No-moat Barclays comfortably passed the Bank of England’s stress test. At its lowest point, Barclays’ common equity Tier 1 ratio dropped to 8.2% from a starting point of 14.3% at the end of 2020, on a fully loaded basis. This was comfortably above the minimum of 7.0% regulators believe Barclays should hold in capital reserves. The stress test aims for a plausible and severe macroeconomic scenario, which is significantly more punitive than what the U.K. economy experienced during 2020. However, we would highlight that the scenario for the U.K. economy was harsher than for the global economy. As such, Barclays’ geographical diversification benefits the bank relative to the more U.K. focused banks in our coverage. Overall, the bank appears adequately capitalized, will remain functional without capital infusions in such a severe macroeconomic scenario, and does not rely on transitional accounting arrangements to smooth capital drawdowns throughout the stress. We maintain our GBX 185 per share fair value estimate.
Stock Analyst Note

Over the first nine months of this year, no-moat Barclays recorded profit before tax of GBP 6.90 billion versus GBP 2.40 billion. These results are however heavily affected by credit impairment charges in the period last year (GBP 4.30 billion) and releases year to date (GBP 0.60 billion). Excluding this line item, performance was decent. Total income generation was flat at GBP 16.80 billion, although the depreciating U.S. dollar versus the British pound was partially to blame. Operating expenses came in 6% higher than a year ago, driven by structural costs to improve its efficiency in the longer term as well as higher performance fees, which was only partially offset by the before mentioned foreign-exchange movement. We plan to take a fresh look at our model and anticipate a modest increase to our fair value estimate as a result of improving interest-rate expectations and lower loan losses than we had feared. Our no moat rating is unchanged.
Stock Analyst Note

No-moat Barclays reported secondquarter profit before tax of GBP 2,580 million, up 8% versus the first quarter this year. This performance was, however, masked by a substantial loan loss reversal of GBP 797 million booked in the second quarter. On a pre-provision profit before tax basis, which we think is a better comparison as the credit impairment line remains volatile, results dropped 38%. The culprit of this seemingly weak performance can be found in fixed income, currencies and commodities, equities and corporate lending within its investment bank. These had performed exceptionally well over the last year and made up for weaknesses in Barclays' retail business as a result of the pandemic. As such, we don’t think this performance is cause for concern. In its U.K. business, Barclays showed some good developments on both mortgage volumes as well as margins, although unsecured balances are still posing a drag. We maintain our GBX 185 per share fair value estimate.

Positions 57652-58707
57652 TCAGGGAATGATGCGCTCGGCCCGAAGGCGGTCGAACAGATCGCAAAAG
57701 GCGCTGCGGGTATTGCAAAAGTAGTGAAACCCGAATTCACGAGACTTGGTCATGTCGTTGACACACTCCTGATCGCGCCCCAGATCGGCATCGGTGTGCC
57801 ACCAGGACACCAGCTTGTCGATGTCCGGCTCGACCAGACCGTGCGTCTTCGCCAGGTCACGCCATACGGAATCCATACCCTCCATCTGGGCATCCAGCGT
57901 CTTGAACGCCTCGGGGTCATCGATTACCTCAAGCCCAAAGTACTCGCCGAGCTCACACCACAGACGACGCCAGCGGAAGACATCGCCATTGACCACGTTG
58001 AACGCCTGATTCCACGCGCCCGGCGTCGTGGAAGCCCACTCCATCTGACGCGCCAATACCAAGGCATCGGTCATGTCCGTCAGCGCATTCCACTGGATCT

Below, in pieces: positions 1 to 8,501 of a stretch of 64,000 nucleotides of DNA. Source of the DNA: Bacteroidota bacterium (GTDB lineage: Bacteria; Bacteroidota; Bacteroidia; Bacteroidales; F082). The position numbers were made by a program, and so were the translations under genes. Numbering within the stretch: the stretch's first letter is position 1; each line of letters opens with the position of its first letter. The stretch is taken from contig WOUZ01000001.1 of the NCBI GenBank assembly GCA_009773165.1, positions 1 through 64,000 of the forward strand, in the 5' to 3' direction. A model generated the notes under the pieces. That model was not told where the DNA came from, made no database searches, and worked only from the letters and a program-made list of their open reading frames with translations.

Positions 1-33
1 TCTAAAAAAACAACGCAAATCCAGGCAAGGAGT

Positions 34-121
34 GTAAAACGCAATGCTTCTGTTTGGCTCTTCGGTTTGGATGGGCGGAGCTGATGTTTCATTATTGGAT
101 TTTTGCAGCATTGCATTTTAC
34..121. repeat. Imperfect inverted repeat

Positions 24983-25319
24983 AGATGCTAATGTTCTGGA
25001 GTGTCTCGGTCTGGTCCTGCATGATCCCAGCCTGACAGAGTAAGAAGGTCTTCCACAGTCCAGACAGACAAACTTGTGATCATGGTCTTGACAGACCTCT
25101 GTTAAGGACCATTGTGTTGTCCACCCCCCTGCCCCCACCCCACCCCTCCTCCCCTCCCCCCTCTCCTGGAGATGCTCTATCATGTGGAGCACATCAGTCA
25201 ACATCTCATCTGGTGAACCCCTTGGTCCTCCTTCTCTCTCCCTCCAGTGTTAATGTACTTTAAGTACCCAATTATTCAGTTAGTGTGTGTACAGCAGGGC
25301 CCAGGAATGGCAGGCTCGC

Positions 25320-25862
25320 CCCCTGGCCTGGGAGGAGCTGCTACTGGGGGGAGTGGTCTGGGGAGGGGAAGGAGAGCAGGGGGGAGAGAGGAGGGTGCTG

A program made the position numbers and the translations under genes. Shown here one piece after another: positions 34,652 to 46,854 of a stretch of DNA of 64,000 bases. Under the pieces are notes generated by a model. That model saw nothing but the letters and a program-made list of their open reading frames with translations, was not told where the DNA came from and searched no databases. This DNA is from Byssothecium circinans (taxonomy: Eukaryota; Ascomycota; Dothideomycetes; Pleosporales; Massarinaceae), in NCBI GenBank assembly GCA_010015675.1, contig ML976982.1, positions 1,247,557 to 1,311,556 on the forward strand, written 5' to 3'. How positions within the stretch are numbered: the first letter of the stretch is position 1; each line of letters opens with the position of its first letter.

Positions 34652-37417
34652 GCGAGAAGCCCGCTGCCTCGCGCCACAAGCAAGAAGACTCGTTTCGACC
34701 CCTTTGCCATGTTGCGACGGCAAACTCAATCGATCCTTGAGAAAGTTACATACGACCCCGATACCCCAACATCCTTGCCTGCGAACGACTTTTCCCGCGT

Stock Analyst Note

The Prudential Regulation Authority, or PRA, in the United Kingdom has removed all capital distribution restrictions on large U.K. banks. We think the move was well-anticipated by the market and should have a minimal impact on share prices of the U.K. banks we cover. However, it does support our view that Barclays, Lloyds, and NatWest are adequately capitalized. We expect all three banks to give an update on their capital distribution plans during the upcoming second-quarter earnings releases. We estimate the banks have approximately 6% (Barclays), 13% (Lloyds), and 29% (NatWest) of their current market capitalization in excess capital available for distribution.
Company Report

In its U.K. segment, Barclays operates what we believe to be a strong retail franchise underpinned by a market-leading share in credit cards. The international segment is dominated by a bulge-bracket investment bank, one of the last full-service global investment banks headquartered in Europe. It also includes a credit card and current account business in the U.S. and a global wholesale banking operation. Both segments contribute about equally to income.
Stock Analyst Note

Barclays reported an attributable profit of GBP 1.7 billion for the first quarter of 2021. This was much better than the GBP 0.6 billion reported in the year-ago period, although comparability between the two periods is low. Total income declined 6% to GBP 5.9 billion year over year driven by 21% lower net interest income. Margins at the group level are under pressure from the lower interest rates in Barclays’ core markets, the U.K. and the U.S., as well as reduced demand for unsecured lending. The higher margin unsecured lending business which typically props up Barclays’ net interest margins remains a drag on performance with balances down over 20% compared with last year. While the top-line decline may appear worrisome, we would highlight that this performance is still up 12% versus the same period in 2019. The corporate and investment bank showed another good quarter overall with income roughly flat off a strong base last year. Barclays’ fixed income, currencies, and commodities business did disappoint (down 35%), however, as competitors showed strong numbers in this segment. Operating expenses increased 9% to GBP 3.5 billion on higher variable compensation owed to the strong performance in the investment banking division over the last year. Loan loss provisions of only GBP 55 million were supportive of the better bottom-line performance this quarter, as well. We increase our fair value estimate to GBX 185 from GBX 170 per share, driven entirely by the time value of money since our last model update. Our no-moat and stable trend ratings are unchanged.